CHELSEA and Bayern Munich are supposed to be in transition, two teams in reconstruction mode. Of the two, on the evidence of their UEFA Champions League meeting at Stamford Bridge, Chelsea look a long way off moulding a team capable of living up to the heights of the Abramovich era, while Bayern look to be heading in the right direction.
Watching the Germans pull Chelsea apart, inflicting on them their worst-ever home defeat in European competition, we may have been witnessing the germination of another outstanding Bavarian side that could lift the club’s first Champions League title since 2013.
The tie is over after one game, make no mistake. London certainly belongs to Bayern – their last three visits have seen them beat Arsenal 5-1, Tottenham 7-2 and now Chelsea 3-0. And Serge Gnabry, week-by-week, is reminding Arsenal that he could have saved them quite a bit of cash if they could have stuck by him. Chelsea didn’t know how to deal with Gnabry and the imperious Robert Lewandowski on a miserable and sobering night for Frank Lampard’s outplayed team.
Chelsea looked makeshift compared to the thoroughbreds of Munich, a team without punch – notwithstanding Alonso’s elbows – and without purpose. Too many of the current squad look like their time has passed and the others don’t know if their time will ever truly come. They need reinforcements and a proper rebuild.
Not since their last title win in 2017 have Chelsea had a decent attack and over the past few years, most strikers have looked like ageing make-dos or expensive short-term hires – Higuain, Remy, Batshuayi, Ba, Giroud, the short-lived Diego Costa and the lost soul that is Alvaro Morata. Eight years after he won the Champions League for the club against Bayern, the talismanic Didier Drogba has not been replaced. And, increasingly, it seems as though Tammy Abraham may not, after all, be their man, despite his eagerness. The commitment to the “youth revolution” and new culture of tolerance will be severely tested this summer when the wallet is opened once more and Lampard’s second year carries that toxic drug, expectation. In all probability, Lampard will go the same way as other “nice guys” like Carlo Ancelotti, Claudio Ranieri and Roberto Di Matteo. It will be tougher to swallow as he’s very much the “favourite son”.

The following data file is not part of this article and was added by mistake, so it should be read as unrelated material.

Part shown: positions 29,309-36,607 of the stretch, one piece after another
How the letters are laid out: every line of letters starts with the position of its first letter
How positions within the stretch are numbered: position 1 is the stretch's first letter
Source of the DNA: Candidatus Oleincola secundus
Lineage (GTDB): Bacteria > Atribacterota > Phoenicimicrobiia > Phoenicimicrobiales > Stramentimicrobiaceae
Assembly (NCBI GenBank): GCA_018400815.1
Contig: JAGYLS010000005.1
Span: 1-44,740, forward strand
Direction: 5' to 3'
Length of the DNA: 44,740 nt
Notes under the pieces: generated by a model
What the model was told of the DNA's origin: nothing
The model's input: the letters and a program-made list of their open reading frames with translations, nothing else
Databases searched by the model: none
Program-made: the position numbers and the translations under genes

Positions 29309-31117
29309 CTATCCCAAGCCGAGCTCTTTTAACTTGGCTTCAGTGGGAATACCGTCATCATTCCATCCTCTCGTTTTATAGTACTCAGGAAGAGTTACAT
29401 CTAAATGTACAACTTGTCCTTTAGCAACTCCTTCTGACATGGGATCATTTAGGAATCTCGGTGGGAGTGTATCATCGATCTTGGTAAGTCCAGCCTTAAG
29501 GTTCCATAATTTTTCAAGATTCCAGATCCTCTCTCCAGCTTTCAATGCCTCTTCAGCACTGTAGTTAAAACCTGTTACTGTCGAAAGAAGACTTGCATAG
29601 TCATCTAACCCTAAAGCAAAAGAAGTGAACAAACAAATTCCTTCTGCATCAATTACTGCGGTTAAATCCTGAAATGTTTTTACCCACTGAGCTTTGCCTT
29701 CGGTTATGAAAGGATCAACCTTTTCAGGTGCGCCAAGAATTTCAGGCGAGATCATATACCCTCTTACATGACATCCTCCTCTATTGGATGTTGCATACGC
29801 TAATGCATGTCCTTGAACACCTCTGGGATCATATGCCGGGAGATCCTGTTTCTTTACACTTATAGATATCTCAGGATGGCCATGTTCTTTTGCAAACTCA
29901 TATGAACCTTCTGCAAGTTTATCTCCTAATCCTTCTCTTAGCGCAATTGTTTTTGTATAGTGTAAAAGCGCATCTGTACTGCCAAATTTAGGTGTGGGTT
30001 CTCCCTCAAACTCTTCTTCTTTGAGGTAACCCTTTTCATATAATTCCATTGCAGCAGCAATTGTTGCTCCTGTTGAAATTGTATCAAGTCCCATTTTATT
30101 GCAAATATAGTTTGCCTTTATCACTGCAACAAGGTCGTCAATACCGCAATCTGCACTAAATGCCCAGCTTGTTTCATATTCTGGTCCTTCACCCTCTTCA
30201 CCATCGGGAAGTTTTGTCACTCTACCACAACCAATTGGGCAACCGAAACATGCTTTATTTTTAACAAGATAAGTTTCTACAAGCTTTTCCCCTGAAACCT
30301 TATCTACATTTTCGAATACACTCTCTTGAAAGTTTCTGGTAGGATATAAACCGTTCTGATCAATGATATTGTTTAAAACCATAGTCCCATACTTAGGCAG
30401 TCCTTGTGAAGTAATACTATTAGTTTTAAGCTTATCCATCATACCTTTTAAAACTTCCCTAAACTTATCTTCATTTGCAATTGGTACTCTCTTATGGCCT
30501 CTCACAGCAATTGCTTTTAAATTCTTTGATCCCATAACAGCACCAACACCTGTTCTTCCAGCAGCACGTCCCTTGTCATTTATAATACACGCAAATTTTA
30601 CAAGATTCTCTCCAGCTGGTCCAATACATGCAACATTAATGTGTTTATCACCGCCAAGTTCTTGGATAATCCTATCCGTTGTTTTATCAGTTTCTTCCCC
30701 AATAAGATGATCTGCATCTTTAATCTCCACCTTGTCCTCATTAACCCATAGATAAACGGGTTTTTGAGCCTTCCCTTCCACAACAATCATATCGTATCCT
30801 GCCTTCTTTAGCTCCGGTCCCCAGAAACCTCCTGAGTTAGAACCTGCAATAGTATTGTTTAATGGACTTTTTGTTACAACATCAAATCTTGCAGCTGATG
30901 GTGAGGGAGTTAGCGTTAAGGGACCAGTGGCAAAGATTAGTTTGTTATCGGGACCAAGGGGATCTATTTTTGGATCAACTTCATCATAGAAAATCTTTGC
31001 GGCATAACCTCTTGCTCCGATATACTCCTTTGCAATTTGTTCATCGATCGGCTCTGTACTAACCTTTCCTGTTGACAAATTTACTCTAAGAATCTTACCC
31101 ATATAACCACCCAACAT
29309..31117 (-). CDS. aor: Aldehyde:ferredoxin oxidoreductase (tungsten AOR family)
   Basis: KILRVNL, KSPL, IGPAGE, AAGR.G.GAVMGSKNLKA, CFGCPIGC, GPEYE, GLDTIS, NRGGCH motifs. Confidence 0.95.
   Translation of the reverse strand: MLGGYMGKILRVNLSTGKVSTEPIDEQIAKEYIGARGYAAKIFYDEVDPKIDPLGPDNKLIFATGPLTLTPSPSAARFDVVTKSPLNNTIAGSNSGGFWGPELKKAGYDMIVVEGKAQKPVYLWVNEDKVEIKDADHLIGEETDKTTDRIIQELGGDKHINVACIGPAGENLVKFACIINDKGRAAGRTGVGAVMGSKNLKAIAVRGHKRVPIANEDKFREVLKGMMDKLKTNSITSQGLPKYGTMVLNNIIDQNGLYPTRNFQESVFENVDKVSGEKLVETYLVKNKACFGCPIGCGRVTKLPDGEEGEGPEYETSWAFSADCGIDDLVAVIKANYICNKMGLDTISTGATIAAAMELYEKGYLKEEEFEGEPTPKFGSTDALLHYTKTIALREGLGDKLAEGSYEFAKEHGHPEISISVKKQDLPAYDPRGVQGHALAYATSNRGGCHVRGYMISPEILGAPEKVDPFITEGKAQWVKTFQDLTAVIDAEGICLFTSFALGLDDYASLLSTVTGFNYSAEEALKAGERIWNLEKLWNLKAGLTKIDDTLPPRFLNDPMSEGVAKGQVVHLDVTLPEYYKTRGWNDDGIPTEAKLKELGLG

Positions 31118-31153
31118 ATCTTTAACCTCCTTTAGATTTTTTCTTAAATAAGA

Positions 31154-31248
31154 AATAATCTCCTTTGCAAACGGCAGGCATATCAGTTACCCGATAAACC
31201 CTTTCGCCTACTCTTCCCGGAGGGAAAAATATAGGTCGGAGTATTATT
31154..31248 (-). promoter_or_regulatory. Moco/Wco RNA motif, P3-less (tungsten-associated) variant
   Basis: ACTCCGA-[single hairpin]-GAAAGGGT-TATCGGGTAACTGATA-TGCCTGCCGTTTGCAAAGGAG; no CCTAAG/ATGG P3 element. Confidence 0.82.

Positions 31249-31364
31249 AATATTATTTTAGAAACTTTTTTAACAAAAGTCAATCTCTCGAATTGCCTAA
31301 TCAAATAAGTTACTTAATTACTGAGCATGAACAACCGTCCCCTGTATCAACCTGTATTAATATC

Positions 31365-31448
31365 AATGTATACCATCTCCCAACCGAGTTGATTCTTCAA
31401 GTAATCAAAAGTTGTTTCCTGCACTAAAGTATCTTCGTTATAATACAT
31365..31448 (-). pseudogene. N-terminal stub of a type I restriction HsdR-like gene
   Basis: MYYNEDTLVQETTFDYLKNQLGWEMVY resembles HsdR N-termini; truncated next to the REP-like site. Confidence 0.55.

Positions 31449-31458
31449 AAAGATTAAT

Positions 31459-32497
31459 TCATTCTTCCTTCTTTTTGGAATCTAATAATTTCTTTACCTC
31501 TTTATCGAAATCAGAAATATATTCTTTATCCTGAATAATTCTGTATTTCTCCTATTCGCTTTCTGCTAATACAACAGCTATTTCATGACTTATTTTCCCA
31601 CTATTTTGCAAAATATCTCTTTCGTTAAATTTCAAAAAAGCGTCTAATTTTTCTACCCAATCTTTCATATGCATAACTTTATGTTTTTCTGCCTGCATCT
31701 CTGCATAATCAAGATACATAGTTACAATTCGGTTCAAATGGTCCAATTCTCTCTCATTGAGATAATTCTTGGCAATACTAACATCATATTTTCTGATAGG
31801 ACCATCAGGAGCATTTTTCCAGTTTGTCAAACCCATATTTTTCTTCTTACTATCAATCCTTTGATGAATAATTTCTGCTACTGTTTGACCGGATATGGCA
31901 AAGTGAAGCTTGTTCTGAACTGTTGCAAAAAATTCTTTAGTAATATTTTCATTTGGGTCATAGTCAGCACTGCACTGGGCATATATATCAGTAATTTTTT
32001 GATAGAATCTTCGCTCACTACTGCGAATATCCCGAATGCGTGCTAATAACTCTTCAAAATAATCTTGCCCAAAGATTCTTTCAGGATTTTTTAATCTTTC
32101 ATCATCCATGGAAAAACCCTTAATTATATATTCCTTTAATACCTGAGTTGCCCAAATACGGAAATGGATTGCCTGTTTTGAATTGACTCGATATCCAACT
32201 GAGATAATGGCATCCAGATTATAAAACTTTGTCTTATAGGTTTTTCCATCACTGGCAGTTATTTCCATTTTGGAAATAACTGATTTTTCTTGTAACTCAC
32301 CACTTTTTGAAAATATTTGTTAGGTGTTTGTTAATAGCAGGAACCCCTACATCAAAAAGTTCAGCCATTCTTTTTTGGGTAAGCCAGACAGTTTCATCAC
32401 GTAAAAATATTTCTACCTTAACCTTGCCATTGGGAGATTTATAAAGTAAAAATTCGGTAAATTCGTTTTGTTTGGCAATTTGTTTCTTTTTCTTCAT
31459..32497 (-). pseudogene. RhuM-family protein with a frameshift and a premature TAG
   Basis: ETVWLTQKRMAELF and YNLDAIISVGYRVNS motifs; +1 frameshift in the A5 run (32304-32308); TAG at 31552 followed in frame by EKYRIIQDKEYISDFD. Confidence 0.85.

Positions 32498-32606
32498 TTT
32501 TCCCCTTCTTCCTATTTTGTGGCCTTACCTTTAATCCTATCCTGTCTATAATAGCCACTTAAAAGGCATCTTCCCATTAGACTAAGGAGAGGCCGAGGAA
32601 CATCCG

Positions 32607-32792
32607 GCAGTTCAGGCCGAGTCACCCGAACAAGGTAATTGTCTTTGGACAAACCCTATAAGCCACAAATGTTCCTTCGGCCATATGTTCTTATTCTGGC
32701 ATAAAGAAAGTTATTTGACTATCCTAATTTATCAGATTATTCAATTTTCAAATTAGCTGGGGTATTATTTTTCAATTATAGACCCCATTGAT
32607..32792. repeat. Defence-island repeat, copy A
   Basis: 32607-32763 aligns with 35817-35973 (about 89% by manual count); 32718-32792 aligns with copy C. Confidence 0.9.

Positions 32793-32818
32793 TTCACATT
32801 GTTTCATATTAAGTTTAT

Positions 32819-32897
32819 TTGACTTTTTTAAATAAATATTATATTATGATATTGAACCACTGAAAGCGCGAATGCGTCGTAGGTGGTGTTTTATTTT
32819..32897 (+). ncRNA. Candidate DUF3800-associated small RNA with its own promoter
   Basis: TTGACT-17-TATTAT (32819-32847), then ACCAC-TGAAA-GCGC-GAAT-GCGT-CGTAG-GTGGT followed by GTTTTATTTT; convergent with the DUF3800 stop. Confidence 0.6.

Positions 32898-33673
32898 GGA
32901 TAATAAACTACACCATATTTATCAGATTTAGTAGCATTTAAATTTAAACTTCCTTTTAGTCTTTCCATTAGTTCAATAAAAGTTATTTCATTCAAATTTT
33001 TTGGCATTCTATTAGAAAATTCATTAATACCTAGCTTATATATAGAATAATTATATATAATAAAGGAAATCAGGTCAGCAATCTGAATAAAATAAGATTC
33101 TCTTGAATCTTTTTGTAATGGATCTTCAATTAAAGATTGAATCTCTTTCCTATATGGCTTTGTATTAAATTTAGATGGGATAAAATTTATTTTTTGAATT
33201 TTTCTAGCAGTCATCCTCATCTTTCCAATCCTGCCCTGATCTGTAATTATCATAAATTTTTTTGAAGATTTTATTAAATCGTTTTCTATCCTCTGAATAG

Chelsea were swept aside by Gnabry and Lewandowski as well as the excellent Alphonso Davies, whose pace troubled the Blues’ defence. Jonathan Liew of the Guardian called Bayern’s football “a mesmeric game of perpetual motion, a sort of attack by nuclear fission, in which every run seems to detonate two more”. It was true the fluidity of Bayern’s movement was in marked contrast to Chelsea’s hopeful approach, but the bottom line was that Lampard’s side, at this stage of its evolution, was simply not ready for a team of Bayern’s dexterity.
If you examine Chelsea’s European campaign so far, their limitations have been there for all to see. They were outplayed by Ajax at home for long periods, a team that is now in the Europa League after being shorn of its two best players from last season. They lost at home to Valencia, a side that was mauled by Atalanta in the Champions League round of 16. In the Premier League, Chelsea have blown hot and cold and their current high placing may have as much to do with the current weakness of the field as their own occasional glimpses of top form. Against the leading sides, they have rarely performed, although they won away at both Arsenal and Spurs. Their home performances have often been uncharacteristically poor, suffering five defeats in 14 games. They will be happy with fourth place, but there’s no guarantee that will be the end result. If the introduction of youth and appointment of Lampard was meant to be a holding strategy while the Financial Fair Play punishment was endured, then the outcome will probably justify these decisions, even if Sam Wallace of the Telegraph’s assessment that Chelsea “looked like one of the annual round-of-16 lightweights” was just about right.
It will take a shock result that would eclipse even Liverpool’s astonishing turnaround against Barcelona if Chelsea are to have any interest in the competition beyond the second leg in the magnificent Allianz Arena. Chelsea still have plenty to play for, a top four place in the Premier and Champions League qualification, the FA Cup (Liverpool at home in round five) and the prospect of bringing in some top talent in the summer. But there will be no fairytale in the stadium where they achieved their finest moment in 2012, that path to glory was dug-up by Messrs Gnabry and Lewandowski as they buried Chelsea’s Champions League hopes. It would be nice to be wrong.